Mapping Militant Selfies: …Generating Battlefield Data

Mapping Militant Selfies – Application of Entity Recognition/Extraction Methods to Generate Battlefield Data in Northern Syria (video) – presentation by Akin Unver.

From the seminar description:

As the Middle East goes through one of its most historic, yet painful episodes, the fate of the region’s Kurds have drawn substantial interest. Transnational Kurdish awakening—both political and armed—has attracted unprecedented global interest as individual Kurdish minorities across four countries, Turkey, Iraq, Iran, and Syria, have begun to shake their respective political status quo in various ways. In order to analyse this trend in a region in flux, this paper introduces a new methodology in generating computerised geopolitical data. Selfies of militants from three main warring non-state actors, ISIS, YPG and FSA, through February 2014 – February 2016, was sorted and operationalized through a dedicated repository of geopolitical events, extracted from a comprehensive open source archive of Turkish, Kurdish, Arabic, and Farsi sources, and constructed using entity extraction and recognition algorithms. These selfies were crosschecked against events related to conflict, such as unrest, attack, sabotage and bombings were then filtered based on human- curated lists of actors and locations. The result is a focused data set of more than 2000 events (or activity nodes) with a high level of geographical and temporal granularity. This data is then used to generate a series of four heat maps based on six-month intervals. They highlight the intensity of armed group events and the evolution of multiple fronts in the border regions of Turkey, Syria, Iraq and Iran.

Great presentation that includes the goal of:

With no reliance on ‘official’ (censored) data

Unfortunately, the technical infrastructure isn’t touched upon nor were any links given. I have written to Professor Unver asking for further information.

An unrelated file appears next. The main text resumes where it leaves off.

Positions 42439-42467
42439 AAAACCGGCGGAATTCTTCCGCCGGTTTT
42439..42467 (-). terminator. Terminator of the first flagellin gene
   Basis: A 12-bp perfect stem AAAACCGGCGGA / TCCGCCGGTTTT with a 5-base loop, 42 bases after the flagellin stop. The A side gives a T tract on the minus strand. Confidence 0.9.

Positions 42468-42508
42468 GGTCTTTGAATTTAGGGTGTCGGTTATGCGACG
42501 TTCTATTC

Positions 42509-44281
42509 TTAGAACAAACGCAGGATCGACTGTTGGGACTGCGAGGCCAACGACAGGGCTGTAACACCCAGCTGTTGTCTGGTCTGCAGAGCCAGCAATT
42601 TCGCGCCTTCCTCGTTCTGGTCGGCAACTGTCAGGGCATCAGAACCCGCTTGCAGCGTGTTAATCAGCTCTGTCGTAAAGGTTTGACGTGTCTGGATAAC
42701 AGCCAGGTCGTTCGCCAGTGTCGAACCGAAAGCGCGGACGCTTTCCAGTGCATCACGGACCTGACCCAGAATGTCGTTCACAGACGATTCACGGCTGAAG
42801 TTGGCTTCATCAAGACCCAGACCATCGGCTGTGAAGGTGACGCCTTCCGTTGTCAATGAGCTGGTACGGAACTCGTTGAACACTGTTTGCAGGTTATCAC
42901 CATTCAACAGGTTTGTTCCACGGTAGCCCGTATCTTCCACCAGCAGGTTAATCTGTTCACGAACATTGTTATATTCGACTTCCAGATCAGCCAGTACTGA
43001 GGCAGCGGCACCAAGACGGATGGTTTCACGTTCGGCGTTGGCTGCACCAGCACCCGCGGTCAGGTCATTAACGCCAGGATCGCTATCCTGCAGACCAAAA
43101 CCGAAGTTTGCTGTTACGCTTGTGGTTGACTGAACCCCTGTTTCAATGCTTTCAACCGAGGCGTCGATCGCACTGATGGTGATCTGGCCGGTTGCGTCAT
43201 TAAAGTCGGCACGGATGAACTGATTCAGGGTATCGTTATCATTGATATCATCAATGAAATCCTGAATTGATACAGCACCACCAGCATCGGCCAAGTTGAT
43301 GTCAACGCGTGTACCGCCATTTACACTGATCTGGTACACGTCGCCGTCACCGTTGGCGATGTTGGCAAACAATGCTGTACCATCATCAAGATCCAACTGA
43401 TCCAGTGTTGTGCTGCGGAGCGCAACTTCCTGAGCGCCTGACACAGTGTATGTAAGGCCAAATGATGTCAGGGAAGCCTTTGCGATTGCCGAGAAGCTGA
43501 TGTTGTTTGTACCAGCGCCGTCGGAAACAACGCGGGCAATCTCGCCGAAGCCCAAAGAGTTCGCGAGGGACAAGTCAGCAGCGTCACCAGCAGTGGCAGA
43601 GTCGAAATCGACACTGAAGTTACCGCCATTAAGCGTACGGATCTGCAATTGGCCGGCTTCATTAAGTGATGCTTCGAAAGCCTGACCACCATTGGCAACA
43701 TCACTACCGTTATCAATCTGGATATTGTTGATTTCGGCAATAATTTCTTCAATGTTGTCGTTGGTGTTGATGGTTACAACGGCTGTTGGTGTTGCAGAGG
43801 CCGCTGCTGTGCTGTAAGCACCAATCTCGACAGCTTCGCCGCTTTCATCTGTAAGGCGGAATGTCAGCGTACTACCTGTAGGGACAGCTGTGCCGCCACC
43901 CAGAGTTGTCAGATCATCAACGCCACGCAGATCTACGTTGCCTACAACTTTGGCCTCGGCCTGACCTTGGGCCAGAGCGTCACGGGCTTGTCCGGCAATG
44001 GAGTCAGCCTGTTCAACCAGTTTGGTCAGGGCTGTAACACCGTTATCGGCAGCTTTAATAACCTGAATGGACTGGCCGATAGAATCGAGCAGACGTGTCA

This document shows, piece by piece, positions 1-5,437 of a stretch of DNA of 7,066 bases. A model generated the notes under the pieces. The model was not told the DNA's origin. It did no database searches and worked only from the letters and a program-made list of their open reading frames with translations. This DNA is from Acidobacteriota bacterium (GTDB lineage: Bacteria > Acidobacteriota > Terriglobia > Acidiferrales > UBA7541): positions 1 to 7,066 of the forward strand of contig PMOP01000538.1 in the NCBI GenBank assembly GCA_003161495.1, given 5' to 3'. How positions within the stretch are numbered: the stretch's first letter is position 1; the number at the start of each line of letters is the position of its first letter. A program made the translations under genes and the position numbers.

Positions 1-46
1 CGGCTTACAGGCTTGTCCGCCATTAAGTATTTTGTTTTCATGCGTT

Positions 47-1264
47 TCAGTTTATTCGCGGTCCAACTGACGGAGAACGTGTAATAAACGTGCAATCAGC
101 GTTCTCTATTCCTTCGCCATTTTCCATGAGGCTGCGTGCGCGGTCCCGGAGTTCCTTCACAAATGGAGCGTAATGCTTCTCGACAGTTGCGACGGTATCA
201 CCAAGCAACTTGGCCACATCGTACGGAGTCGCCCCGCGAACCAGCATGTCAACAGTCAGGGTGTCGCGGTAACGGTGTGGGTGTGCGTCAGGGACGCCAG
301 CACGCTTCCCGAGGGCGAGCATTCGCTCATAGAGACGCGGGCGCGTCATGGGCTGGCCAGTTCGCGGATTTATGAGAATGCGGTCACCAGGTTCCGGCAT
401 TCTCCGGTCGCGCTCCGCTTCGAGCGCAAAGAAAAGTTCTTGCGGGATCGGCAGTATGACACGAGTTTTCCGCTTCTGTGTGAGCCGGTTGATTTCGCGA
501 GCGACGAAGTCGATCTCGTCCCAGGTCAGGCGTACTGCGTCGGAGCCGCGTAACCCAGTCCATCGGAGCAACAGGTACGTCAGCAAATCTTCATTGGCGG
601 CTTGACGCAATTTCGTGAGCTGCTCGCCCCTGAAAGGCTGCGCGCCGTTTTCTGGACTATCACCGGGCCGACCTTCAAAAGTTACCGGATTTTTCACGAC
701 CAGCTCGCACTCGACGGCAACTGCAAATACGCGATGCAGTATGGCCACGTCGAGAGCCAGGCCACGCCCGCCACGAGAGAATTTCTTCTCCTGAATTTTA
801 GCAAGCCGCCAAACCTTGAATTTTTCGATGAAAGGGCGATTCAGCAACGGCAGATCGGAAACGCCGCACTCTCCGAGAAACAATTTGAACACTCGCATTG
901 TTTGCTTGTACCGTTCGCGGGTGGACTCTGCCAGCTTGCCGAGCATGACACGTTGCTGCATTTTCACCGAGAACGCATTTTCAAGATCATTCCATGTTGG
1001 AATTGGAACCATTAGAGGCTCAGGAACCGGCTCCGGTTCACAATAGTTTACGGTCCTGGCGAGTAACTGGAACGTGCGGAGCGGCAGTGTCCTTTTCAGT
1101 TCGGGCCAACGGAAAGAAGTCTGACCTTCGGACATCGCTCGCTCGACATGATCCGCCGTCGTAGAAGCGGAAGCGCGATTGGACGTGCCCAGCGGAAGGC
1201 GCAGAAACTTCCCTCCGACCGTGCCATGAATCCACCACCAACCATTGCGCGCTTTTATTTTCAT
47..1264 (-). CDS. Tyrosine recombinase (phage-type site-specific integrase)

Although Unver focuses on the Kurds, these techniques support ad-hoc battlefield data systems, putting irregular forces to an information parity with better funded adversaries.

Replace selfies with time-stamped, geo-located images of government forces, plus image recognition, with a little discipline you have a start towards a highly effective force even if badly out numbered.

If you are interested in more academic application of this technology, see:

Schrödinger’s Kurds: Transnational Kurdish Geopolitics In The Age Of Shifting Borders

Abstract:

As the Middle East goes through one of its most historic, yet painful episodes, the fate of the region’s Kurds have drawn substantial interest. Transnational Kurdish awakening—both political and armed—has attracted unprecedented global interest as individual Kurdish minorities across four countries, Turkey, Iraq, Iran, and Syria, have begun to shake their respective political status quo in various ways. It is in Syria that the Kurds have made perhaps their largest impact, largely owing to the intensification of the civil war and the breakdown of state authority along Kurdish-dominated northern borderlands. However, in Turkey, Iraq, and Iran too, Kurds are searching for a new status quo, using multiple and sometimes mutually defeating methods. This article looks at the future of the Kurds in the Middle East through a geopolitical approach. It begins with an exposition of the Kurds’ geographical history and politics, emphasizing the natural anchor provided by the Taurus and Zagros mountains. That anchor, history tells us, has both rendered the Kurds extremely resilient to systemic changes to larger states in their environment, and also provided hindrance to the materialization of a unified Kurdish political will. Then, the article assesses the theoretical relationship between weak states and strong non-states, and examines why the weakening of state authority in Syria has created a spillover effect on all Kurds in its neighborhood. In addition to discussing classical geopolitics, the article also reflects upon demography, tribalism, Islam, and socialism as additional variables that add and expand the debate of Kurdish geopolitics. The article also takes a big-data approach to Kurdish geopolitics by introducing a new geopolitical research methodology, using large-volume and rapid-processed entity extraction and recognition algorithms to convert data into heat maps that reveal the general pattern of Kurdish geopolitics in transition across four host countries.

A basic app should run on Tails, in memory, such that if your coordinating position is compromised, powering down (jerking out the power cord) destroys all the data.

Hmmm, encrypted delivery of processed data from a web service to the coordinator, such that their computer is only displaying data.

Other requirements?

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